Hyren felt like he’d been punched in the gut. “No!” he choked. Starting forward, he drew his sword, with Terra and Isengrim close on his heels.
Skoll thrust out his paw and an invisible force flung them back. Isengrim caught both Terra and Hyren, and the Grundo quickly jumped back to his feet. “Pharazon!” he yelled. “Hold on—I’m coming!” He, Terra, and Isengrim rushed the Draik, but were thrown back again.
Pharazon yelped and flapped his wings to right himself, but globs of green shot out of the hole and latched onto him, pulling him down. The humming grew more intense until Hyren’s sword felt ready to vibrate out of his hand, like whatever was in that pit was hungry for a long-awaited meal.
The Draik struggled against the spectral mass but it clung to him like tar. “Skoll—you said you’d never sacrifice anyone here!” he gasped.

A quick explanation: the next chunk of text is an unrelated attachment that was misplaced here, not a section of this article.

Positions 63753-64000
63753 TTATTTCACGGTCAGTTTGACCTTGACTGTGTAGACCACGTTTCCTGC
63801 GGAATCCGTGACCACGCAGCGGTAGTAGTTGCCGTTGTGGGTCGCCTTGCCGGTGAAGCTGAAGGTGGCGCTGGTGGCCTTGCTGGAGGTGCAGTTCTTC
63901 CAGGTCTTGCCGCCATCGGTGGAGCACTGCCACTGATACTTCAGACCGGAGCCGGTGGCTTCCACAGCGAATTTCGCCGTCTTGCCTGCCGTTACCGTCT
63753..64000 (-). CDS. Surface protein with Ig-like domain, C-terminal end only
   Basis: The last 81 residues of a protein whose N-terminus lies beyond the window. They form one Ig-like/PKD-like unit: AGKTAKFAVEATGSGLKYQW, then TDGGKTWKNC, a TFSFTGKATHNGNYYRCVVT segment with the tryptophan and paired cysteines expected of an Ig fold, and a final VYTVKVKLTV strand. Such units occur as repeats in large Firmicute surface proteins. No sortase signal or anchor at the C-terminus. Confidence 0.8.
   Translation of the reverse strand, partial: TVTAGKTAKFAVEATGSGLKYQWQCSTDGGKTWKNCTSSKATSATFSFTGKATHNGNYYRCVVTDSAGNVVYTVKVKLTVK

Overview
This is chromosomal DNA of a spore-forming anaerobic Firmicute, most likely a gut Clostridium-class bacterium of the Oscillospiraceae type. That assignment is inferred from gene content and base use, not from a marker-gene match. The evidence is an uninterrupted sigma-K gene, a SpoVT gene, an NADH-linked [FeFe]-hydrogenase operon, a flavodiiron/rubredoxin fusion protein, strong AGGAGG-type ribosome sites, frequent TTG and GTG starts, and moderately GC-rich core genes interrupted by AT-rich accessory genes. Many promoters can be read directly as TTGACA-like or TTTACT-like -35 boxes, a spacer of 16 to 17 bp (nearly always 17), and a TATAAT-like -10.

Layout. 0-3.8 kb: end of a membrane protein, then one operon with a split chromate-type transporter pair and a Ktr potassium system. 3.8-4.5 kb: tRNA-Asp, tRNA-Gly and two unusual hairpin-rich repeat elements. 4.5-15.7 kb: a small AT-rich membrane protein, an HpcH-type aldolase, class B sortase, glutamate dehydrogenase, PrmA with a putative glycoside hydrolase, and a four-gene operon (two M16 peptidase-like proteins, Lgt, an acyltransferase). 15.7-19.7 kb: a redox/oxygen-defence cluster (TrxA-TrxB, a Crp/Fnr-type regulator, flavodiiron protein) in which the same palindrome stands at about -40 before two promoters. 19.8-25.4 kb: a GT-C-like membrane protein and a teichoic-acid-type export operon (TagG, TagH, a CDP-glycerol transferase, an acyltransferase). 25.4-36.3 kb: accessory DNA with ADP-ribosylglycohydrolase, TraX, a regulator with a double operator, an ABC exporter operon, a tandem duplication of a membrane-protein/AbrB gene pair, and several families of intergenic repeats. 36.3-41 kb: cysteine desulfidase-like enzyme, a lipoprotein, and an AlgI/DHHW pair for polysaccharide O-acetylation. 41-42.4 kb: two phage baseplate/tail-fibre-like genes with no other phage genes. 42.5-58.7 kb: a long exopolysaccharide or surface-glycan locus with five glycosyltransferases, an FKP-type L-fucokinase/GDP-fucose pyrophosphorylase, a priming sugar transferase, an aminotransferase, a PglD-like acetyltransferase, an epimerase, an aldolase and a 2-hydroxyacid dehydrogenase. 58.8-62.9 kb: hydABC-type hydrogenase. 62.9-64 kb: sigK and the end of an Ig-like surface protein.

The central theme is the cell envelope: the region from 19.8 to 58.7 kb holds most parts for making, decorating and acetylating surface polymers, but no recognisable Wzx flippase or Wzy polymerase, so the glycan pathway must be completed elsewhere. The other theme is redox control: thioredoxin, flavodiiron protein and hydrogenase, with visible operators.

Skoll grinned wickedly and said, “I lied.”
Blynn sent a shot flying toward the strings of glowing goop, but Skoll’s energy shield deflected it before it even activated. Celice furrowed her brow and held out her own sparking hands, but gasped and stumbled back, her own magic overpowered.
Pharazon let out one last cry of dismay, scrabbling wildly at the edge of the pit, and then he was gone.
“Pharazon!” Terra yelled, pushing off to sprint toward the hole, with Isengrim and Hyren close behind.
A tremor rocked the room, causing dust to sift from the walls and throwing them off their feet. “What was that?!” Hyren asked Skoll as the Grundo picked himself up. The Werelupe simply continued to smile maliciously down at the hole.
A geyser of ectoplasm erupted from the pit and punched through the ceiling of the chamber, scattering broken stone around them. Within the rushing mass, Hyren was horrified to see stretched, anguished faces and reaching limbs of various Neopet species.